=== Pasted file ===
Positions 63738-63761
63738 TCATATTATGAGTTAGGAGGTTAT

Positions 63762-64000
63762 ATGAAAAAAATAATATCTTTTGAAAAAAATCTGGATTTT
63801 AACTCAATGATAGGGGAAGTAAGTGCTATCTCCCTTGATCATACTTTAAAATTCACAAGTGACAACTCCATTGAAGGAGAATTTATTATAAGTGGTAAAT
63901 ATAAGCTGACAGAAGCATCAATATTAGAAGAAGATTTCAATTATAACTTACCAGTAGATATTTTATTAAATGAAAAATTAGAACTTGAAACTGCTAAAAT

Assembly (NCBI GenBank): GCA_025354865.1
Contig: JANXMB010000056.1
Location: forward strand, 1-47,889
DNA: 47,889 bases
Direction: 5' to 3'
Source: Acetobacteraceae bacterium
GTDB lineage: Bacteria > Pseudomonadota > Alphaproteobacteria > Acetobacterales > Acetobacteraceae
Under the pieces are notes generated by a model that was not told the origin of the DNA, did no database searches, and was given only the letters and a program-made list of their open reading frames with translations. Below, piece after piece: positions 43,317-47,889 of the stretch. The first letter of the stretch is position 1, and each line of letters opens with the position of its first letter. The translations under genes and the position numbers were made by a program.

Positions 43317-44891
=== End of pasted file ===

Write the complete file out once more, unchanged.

Positions 63738-63761
63738 TCATATTATGAGTTAGGAGGTTAT

Positions 63762-64000
63762 ATGAAAAAAATAATATCTTTTGAAAAAAATCTGGATTTT
63801 AACTCAATGATAGGGGAAGTAAGTGCTATCTCCCTTGATCATACTTTAAAATTCACAAGTGACAACTCCATTGAAGGAGAATTTATTATAAGTGGTAAAT
63901 ATAAGCTGACAGAAGCATCAATATTAGAAGAAGATTTCAATTATAACTTACCAGTAGATATTTTATTAAATGAAAAATTAGAACTTGAAACTGCTAAAAT

Assembly (NCBI GenBank): GCA_025354865.1
Contig: JANXMB010000056.1
Location: forward strand, 1-47,889
DNA: 47,889 bases
Direction: 5' to 3'
Source: Acetobacteraceae bacterium
GTDB lineage: Bacteria > Pseudomonadota > Alphaproteobacteria > Acetobacterales > Acetobacteraceae
Under the pieces are notes generated by a model that was not told the origin of the DNA, did no database searches, and was given only the letters and a program-made list of their open reading frames with translations. Below, piece after piece: positions 43,317-47,889 of the stretch. The first letter of the stretch is position 1, and each line of letters opens with the position of its first letter. The translations under genes and the position numbers were made by a program.

Positions 43317-44891